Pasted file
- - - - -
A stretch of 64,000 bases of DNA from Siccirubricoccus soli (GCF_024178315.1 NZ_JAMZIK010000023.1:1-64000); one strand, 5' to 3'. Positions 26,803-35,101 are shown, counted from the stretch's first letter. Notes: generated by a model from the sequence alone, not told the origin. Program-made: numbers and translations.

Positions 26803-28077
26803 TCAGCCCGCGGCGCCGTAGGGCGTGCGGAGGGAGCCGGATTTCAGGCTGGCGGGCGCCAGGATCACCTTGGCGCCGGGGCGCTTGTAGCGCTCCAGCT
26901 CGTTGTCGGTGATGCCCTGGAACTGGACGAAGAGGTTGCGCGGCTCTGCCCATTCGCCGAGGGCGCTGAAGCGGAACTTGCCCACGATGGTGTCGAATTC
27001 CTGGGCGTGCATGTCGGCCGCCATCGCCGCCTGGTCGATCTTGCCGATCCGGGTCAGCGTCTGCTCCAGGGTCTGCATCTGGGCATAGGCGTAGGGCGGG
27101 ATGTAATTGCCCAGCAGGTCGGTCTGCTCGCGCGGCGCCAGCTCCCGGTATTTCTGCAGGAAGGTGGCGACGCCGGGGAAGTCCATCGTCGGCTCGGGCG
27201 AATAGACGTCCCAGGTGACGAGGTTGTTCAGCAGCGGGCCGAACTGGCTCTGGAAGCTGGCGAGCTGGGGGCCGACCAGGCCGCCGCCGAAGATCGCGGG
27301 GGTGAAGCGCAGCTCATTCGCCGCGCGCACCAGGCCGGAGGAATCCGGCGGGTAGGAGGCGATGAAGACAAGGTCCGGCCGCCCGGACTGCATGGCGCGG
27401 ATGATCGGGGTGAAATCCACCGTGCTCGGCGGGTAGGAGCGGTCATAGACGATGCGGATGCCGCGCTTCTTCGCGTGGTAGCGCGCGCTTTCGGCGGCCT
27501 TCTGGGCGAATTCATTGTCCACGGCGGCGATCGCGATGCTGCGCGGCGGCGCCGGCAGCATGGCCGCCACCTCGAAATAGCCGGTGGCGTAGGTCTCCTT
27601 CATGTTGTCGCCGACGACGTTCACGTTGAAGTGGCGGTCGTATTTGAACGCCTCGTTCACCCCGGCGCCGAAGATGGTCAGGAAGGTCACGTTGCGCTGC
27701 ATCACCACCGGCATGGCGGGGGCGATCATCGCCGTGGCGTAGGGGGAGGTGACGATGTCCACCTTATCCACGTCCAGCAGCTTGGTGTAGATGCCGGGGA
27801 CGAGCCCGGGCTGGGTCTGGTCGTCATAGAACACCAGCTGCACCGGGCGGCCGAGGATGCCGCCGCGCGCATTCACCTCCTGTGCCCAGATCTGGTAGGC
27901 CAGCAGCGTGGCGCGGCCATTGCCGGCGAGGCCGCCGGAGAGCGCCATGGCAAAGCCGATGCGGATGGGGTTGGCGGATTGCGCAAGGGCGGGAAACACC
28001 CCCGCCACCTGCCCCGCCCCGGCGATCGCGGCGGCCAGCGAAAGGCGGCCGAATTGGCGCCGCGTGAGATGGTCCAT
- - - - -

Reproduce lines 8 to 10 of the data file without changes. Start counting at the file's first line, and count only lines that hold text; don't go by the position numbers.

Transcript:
27301 GGTGAAGCGCAGCTCATTCGCCGCGCGCACCAGGCCGGAGGAATCCGGCGGGTAGGAGGCGATGAAGACAAGGTCCGGCCGCCCGGACTGCATGGCGCGG
27401 ATGATCGGGGTGAAATCCACCGTGCTCGGCGGGTAGGAGCGGTCATAGACGATGCGGATGCCGCGCTTCTTCGCGTGGTAGCGCGCGCTTTCGGCGGCCT
27501 TCTGGGCGAATTCATTGTCCACGGCGGCGATCGCGATGCTGCGCGGCGGCGCCGGCAGCATGGCCGCCACCTCGAAATAGCCGGTGGCGTAGGTCTCCTT